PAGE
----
Now it’s time to look at each of MySQL’s storage engines in more detail. Table 2-3 summarizes some of the high-level characteristics of the handlers. The following sections provide some basic highlights and background about each table handler as well as any unusual characteristics and interesting features.
Before going further, it’s worth noting that this isn’t an exhaustive discussion of MySQL’s storage engines. We assume that you’ve read (or at least know where to find) the information in the MySQL Reference Manual.
Table 2-5: Storage Engine features in MySQL
*Prior to MySQL 4.0, InnoDB was available in MySQL-Max only.
Most of MySQL’s disk-based tables have some basic things in common. Each database in MySQL is simply a subdirectory of MySQL’s data directory in the underlying filesystem.* Whenever you create a table, MySQL stores the table definition in a .frm file with the same name as the table. Thus, when you create a table named MyTable, MySQL stores the table definition in MyTable.frm.
* In MySQL 5.0, the term “database” will likely morph into “schema.”
To determine the type of a table, use the SHOW TABLE STATUS command. For example, to examine the user table in the mysql database, you execute the following:mysql> SHOW TABLE STATUS LIKE 'user' \G
****************** 1. row ***************************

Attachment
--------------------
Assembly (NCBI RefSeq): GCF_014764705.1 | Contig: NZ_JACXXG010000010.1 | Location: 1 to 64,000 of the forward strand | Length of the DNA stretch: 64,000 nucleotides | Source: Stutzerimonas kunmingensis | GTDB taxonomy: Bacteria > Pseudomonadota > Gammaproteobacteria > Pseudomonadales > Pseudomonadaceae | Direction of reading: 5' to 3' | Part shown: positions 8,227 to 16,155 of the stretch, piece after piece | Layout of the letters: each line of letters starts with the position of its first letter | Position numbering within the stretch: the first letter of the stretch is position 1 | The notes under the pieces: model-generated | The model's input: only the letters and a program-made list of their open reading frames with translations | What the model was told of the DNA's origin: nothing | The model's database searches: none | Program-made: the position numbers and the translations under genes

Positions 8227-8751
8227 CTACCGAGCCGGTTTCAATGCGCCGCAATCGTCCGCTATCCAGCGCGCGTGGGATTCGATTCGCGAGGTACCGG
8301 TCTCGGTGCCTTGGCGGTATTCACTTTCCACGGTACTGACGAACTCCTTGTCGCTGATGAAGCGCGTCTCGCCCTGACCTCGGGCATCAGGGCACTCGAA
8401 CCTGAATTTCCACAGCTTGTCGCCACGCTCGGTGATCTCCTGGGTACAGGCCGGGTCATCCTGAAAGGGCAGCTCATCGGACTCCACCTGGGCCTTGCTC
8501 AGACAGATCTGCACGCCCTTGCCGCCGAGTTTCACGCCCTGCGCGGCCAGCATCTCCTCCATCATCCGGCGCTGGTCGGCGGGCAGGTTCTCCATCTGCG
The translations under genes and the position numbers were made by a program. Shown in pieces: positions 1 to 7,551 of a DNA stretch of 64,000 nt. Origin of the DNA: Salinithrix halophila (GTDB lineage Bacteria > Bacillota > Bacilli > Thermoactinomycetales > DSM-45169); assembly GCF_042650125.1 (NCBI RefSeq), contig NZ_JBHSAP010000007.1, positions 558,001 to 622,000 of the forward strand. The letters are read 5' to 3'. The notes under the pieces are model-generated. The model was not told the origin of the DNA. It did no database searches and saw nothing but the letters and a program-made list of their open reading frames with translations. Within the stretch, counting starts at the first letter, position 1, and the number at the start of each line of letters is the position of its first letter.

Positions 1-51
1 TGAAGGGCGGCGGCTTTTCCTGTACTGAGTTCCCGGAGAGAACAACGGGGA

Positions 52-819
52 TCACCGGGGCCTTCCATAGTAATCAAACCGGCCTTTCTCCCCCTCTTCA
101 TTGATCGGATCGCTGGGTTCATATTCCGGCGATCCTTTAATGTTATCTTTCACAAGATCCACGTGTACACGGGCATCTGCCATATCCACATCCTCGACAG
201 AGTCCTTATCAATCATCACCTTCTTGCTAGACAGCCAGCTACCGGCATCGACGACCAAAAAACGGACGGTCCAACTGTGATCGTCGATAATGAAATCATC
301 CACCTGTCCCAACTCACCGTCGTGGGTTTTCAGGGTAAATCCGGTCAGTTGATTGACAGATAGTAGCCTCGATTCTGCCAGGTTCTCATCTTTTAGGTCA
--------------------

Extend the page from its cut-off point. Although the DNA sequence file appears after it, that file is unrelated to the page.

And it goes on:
Notice that it’s a MyISAM table. You might also notice a lot of other information and statistics in the output. Let’s briefly look at what each line means:
The table’s name.
The table’s type. Again, in some versions of MySQL, this may say “Engine” rather than “Type.”
Dynamic, Fixed, or Compressed. Dynamic rows vary in length because they contain variable-length fields such as VARCHAR or BLOB. Fixed rows, which are always the same size, are made up of fields that don’t vary in length, such as CHAR and INTEGER. Compressed rows exist only in compressed tables (see the later section “Compressed MyISAM”).
The number of rows in the table. For non-transactional tables, this number is always accurate. For transactional tables, it is usually an estimate.
How many bytes the average row contains.
How much data (in bytes) the entire table contains.
The maximum amount of data this table can hold. In a MyISAM table with dynamic (variable length) rows, the index file for a table (tablename.MYI) stores row locations using 32-bit pointers into the data file (tablename.MYD). That means it can address only up to 4 GB of space by default. See the next section, “MyISAM Tables” for more details. For MyISAM tables with fixed-length rows, the limit is just under 4.3 billion rows.
How much space is consumed by index data.
The amount of space that has been allocated but is currently unused.
The next AUTO_INCREMENT value.
When the table was first created.
When data in the table last changed.
When the table was last checked using CHECK TABLE or myisamchk.
Any other options that were specified when the table was created.
The comments, if any, that were set when the table was created.
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